DPM Tharman urges Singaporeans to learn new skills and 'innovate' economy

Deputy Prime Minister Tharman Shanmugaratnam said Singaporeans can help create an innovative economy by learning new skills to take on jobs created by technological advancements, on Oct 28, 2015. PHOTO: LIM YAOHUI FOR THE STRAITS TIMES

SINGAPORE - Deputy Prime Minister Tharman Shanmugaratnam on Wednesday called on Singaporeans to help create an innovative economy, by learning new skills to take on new jobs created by technological advancements.

He also said it is crucial for major firms to be open to new models of leadership and organisations, and for Singapore to maintain a social culture that tolerates and encourages intellectual and social diversity.

Speaking at a gala dinner celebrating the 50th anniversary of the National University of Singapore (NUS) Business School, Mr Tharman, who is also Coordinating Minister for Economic and Social Policies, said Singapore needs to earn its place in the world not by reducing costs, but by innovating and bringing new ideas to the market.

Reiterating what Finance Minister Heng Swee Keat said earlier on Wednesday, Mr Tharman said Singapore needs to move from a value-adding economy to a value-creating one.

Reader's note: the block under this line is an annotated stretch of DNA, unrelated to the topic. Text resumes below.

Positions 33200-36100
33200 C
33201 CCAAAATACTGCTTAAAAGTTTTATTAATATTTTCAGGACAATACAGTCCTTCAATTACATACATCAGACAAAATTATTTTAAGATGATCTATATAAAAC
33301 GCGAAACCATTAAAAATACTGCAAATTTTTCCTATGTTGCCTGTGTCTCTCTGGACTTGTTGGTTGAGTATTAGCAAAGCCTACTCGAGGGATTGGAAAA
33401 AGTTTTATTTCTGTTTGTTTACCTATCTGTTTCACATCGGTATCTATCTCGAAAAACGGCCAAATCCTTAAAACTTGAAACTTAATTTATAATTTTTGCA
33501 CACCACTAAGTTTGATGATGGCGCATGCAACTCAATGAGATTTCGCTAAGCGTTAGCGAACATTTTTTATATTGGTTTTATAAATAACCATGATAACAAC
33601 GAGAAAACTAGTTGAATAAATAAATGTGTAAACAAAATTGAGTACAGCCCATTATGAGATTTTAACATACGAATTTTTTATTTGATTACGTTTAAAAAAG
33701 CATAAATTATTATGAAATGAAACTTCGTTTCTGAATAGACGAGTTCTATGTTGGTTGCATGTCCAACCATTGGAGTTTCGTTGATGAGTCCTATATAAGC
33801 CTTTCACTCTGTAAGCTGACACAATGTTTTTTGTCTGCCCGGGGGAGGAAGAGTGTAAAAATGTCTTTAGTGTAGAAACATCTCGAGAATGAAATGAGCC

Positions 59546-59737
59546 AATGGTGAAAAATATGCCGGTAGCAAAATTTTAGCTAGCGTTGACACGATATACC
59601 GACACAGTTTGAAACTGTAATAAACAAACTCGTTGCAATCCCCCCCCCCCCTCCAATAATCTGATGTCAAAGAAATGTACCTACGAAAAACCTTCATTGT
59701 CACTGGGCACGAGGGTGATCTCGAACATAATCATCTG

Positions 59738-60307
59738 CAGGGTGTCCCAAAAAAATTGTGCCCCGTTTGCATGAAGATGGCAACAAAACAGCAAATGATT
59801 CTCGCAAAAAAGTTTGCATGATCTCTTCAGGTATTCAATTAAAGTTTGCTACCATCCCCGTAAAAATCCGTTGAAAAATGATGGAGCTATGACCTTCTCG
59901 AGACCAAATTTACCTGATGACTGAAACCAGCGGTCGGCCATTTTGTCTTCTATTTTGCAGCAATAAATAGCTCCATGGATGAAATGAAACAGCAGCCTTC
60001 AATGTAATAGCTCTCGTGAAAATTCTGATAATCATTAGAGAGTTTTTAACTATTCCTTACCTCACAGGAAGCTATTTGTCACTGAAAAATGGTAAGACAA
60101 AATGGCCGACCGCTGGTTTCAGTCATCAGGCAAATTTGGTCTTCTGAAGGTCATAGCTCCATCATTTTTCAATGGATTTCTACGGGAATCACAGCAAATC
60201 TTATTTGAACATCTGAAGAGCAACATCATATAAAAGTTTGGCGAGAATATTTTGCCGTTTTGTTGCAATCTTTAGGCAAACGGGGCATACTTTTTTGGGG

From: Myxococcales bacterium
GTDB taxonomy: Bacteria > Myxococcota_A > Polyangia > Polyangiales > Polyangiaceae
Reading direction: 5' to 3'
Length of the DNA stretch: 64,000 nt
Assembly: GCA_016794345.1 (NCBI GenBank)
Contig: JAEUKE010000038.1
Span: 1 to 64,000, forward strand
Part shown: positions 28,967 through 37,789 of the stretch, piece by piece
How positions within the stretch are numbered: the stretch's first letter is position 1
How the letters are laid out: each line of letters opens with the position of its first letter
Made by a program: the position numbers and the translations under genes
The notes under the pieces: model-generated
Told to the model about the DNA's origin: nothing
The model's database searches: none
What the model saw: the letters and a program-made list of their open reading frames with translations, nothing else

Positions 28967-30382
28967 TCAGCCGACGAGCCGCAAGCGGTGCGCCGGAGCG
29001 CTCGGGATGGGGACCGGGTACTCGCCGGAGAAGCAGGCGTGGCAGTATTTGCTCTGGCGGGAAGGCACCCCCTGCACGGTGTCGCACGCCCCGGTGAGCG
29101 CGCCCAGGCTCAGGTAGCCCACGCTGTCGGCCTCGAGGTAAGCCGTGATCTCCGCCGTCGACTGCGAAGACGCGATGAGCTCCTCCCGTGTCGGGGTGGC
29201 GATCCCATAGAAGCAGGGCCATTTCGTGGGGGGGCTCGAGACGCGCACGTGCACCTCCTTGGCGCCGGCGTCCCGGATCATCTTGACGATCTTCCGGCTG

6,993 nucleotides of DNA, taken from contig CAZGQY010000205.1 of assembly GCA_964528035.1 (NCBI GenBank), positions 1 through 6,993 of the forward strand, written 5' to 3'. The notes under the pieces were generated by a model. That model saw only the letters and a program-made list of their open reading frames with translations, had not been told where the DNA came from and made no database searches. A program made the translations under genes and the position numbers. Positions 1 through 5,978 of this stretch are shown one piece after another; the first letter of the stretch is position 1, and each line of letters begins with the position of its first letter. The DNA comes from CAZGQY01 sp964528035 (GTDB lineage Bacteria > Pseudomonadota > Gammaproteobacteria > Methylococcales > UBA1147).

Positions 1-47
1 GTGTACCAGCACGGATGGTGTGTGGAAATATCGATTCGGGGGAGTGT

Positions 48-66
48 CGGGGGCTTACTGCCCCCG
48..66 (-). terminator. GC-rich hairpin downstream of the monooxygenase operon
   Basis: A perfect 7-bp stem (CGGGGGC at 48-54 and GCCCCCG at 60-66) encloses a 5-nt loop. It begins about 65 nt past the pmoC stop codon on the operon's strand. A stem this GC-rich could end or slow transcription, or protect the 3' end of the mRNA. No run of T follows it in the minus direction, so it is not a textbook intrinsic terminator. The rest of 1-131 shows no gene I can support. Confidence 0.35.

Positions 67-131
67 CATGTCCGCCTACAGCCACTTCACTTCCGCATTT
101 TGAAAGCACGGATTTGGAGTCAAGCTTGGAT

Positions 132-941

Mr Tharman said: "It can't just be a few individuals or firms... We have to be an innovative society.

"Never forget that innovation... requires deep skills," he said. "Innovation doesn't just work with business plans."

He added that in order for a society to innovate, it needs networks of people with deep skills in various areas, such as data analytics or digital marketing.

Wednesday's dinner at the Shangri-La Hotel marked the end of the business school's year-long celebrations for its golden jubilee.

About 500 people attended the dinner, including prominent alumni such as United Overseas Bank chairman Hsieh Fu Hua and former group president and chief executive of GuocoLand Chia Boon Kuah.

Other anniversary events include a charity concert, a charity run, and a charity golf event.

These events have raised more than $1 million, which will go helping financially needy students at the business school.

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